Japan will push to leave agriculture out of its first economic talks with the Trump administration next month, sources said, hoping to prevent thorny topics such as its heavily protected farm industry from blocking other negotiations, writes Yoshifumi Takemoto and Leika Kihara on Reuters.com.
Tokyo will propose an agenda for the dialogue in coming days, which will include a wide range of issues, such as how Japan can provide technical assistance for U.S. railway projects and increase imports of U.S. shale gas, government sources with knowledge of the matter said.
Policymakers aim to focus the debate on ways to assist U.S. efforts to boost infrastructure investment, an area where an agreement may be more easily reached than other more contentious issues like trade, the sources said.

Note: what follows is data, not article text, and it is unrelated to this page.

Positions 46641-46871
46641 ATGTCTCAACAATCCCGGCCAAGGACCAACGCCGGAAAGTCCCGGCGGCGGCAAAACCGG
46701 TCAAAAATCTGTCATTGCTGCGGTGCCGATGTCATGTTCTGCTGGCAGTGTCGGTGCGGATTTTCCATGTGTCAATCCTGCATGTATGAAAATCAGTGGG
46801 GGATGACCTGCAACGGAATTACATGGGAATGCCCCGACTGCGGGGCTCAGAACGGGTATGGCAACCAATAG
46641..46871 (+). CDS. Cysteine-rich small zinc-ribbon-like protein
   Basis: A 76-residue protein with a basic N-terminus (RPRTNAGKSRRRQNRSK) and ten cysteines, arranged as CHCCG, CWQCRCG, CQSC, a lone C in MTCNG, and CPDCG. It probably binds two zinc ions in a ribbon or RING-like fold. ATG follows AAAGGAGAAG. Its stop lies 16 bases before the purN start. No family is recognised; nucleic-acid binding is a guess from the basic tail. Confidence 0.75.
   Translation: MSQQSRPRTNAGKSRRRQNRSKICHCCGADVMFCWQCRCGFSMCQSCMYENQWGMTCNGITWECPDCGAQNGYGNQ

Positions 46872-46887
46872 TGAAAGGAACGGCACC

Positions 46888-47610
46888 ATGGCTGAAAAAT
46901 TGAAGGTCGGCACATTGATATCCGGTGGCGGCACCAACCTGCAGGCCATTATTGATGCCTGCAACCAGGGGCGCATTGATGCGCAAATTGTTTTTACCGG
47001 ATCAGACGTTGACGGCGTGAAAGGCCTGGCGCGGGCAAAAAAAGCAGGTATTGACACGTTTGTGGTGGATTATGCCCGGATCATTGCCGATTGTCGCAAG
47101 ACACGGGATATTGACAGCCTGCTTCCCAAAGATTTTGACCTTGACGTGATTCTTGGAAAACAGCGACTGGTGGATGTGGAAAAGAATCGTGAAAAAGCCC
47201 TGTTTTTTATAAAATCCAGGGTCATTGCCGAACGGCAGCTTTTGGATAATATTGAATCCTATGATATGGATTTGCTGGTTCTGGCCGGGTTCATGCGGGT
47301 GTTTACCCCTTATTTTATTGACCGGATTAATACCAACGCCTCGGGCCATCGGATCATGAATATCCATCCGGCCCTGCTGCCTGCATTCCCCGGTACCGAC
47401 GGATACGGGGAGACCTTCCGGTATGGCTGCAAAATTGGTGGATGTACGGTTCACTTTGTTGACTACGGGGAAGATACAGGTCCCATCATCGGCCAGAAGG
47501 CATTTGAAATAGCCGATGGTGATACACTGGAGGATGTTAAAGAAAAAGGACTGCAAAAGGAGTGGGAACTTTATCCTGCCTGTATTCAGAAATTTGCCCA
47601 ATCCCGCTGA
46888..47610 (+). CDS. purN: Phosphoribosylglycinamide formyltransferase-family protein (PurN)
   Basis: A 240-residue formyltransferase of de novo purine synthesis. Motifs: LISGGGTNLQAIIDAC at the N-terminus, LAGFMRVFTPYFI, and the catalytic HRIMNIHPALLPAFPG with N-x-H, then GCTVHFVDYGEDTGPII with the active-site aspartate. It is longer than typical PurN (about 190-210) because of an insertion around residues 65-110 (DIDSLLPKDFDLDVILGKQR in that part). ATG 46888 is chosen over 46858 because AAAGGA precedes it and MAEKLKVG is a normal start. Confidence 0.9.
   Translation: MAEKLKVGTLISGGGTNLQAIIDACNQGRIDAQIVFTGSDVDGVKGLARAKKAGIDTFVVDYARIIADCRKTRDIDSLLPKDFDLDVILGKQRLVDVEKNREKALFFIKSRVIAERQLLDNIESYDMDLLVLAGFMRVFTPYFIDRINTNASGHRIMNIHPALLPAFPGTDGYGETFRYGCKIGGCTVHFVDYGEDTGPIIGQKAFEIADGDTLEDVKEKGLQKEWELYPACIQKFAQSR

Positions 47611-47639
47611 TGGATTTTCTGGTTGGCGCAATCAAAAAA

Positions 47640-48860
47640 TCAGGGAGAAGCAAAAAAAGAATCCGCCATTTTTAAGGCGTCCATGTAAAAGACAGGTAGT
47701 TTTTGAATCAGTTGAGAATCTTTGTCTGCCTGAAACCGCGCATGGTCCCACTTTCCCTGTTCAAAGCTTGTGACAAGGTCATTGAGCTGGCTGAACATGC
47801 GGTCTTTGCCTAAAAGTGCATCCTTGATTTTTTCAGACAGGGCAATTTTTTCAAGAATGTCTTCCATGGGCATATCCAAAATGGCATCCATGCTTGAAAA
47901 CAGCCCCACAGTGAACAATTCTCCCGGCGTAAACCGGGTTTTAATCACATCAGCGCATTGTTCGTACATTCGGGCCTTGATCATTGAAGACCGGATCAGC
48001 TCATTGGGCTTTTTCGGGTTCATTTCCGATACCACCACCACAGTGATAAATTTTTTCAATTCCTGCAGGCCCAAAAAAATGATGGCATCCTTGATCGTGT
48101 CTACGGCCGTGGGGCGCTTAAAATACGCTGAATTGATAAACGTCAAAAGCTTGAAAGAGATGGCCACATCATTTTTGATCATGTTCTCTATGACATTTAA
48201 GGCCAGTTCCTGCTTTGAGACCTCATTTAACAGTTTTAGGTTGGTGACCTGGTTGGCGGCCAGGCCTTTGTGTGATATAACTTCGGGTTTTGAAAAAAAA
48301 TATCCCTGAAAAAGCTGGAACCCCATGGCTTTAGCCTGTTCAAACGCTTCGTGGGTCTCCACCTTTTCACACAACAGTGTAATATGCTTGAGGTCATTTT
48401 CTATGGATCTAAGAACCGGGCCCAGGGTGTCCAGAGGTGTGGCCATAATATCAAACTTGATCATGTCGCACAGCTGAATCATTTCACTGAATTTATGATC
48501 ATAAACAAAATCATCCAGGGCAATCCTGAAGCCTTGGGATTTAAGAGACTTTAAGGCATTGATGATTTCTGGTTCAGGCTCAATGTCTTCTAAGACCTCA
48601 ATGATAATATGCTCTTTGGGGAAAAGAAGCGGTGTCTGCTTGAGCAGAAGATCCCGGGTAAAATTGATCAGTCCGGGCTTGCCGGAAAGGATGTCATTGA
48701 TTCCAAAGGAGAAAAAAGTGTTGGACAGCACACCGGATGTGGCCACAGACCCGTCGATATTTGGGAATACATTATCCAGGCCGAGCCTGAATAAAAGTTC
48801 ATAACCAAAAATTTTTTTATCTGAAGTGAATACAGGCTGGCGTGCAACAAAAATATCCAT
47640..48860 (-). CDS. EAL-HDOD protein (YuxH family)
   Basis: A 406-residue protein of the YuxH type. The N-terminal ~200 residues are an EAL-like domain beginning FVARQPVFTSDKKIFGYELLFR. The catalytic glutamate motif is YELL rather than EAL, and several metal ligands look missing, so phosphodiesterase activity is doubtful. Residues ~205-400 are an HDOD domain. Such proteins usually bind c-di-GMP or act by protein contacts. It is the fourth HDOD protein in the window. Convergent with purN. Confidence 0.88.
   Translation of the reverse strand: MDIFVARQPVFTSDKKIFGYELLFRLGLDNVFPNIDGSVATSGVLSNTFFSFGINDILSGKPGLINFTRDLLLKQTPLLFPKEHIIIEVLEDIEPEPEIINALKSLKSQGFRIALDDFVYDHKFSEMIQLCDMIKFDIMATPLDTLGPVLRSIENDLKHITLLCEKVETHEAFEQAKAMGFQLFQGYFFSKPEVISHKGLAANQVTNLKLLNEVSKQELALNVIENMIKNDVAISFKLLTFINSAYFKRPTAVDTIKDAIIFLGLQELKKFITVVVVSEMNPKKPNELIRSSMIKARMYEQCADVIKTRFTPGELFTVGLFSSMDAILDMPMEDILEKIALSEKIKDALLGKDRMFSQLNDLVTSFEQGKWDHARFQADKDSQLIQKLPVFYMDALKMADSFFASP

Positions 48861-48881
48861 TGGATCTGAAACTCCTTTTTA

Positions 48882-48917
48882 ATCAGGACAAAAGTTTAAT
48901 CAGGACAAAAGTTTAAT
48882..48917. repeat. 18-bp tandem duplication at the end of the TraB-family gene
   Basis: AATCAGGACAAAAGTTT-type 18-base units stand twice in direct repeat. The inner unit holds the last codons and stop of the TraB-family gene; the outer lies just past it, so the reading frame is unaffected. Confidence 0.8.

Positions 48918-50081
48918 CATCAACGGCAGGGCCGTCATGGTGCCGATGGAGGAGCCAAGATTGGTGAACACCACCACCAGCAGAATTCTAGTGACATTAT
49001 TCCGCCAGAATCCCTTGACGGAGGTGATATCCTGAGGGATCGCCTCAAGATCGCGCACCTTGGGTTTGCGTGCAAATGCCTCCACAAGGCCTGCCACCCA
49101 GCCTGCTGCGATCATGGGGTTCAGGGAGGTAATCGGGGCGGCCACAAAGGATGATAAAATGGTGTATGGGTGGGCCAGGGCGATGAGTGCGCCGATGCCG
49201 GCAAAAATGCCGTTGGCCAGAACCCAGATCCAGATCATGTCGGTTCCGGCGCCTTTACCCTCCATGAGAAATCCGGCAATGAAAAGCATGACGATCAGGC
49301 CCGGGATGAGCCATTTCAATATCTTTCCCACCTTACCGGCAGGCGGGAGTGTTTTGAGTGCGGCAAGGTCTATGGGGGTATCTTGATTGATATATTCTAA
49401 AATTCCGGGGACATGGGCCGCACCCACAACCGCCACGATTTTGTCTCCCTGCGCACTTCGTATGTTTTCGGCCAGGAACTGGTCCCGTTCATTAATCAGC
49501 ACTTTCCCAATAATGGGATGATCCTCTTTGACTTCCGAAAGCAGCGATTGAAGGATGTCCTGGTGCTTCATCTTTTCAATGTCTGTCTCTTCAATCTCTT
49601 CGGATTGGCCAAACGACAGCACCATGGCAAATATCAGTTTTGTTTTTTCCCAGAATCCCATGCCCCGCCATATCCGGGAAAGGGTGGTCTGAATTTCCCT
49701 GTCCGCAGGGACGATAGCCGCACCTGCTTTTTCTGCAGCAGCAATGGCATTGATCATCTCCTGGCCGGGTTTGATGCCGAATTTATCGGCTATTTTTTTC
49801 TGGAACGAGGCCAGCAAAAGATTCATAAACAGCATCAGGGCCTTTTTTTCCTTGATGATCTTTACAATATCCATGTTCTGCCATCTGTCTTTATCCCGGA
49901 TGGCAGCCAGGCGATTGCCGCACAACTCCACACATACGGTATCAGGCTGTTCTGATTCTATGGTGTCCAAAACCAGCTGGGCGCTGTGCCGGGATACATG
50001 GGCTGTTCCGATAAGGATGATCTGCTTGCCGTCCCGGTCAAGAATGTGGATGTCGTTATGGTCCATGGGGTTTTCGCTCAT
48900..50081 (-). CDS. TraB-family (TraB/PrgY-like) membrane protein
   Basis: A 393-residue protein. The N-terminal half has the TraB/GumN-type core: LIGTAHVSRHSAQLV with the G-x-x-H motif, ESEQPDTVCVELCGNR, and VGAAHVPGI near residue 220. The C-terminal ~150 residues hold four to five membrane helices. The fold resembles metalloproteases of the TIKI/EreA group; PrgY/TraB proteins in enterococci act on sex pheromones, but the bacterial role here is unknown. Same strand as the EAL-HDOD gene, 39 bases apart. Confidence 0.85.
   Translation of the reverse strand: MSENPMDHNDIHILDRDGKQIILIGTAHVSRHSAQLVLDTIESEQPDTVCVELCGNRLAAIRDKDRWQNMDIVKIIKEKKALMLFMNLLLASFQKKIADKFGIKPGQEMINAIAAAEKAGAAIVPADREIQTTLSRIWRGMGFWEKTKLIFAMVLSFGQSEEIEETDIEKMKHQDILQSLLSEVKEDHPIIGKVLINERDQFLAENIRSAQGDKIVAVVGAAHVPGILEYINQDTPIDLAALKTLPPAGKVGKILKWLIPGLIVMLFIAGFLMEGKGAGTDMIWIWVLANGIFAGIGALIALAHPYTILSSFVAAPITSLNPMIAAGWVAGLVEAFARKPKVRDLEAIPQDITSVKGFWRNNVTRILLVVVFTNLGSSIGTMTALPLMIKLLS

“We’ll go with areas where a deal may be easier, such as infrastructure projects,” a government official said on condition of anonymity. “Other issues may take more time.”
U.S. President Donald Trump and Japanese Prime Minister Shinzo Abe agreed last month to launch a bilateral economic dialogue to discuss issues such as macroeconomic policies, trade and infrastructure investment.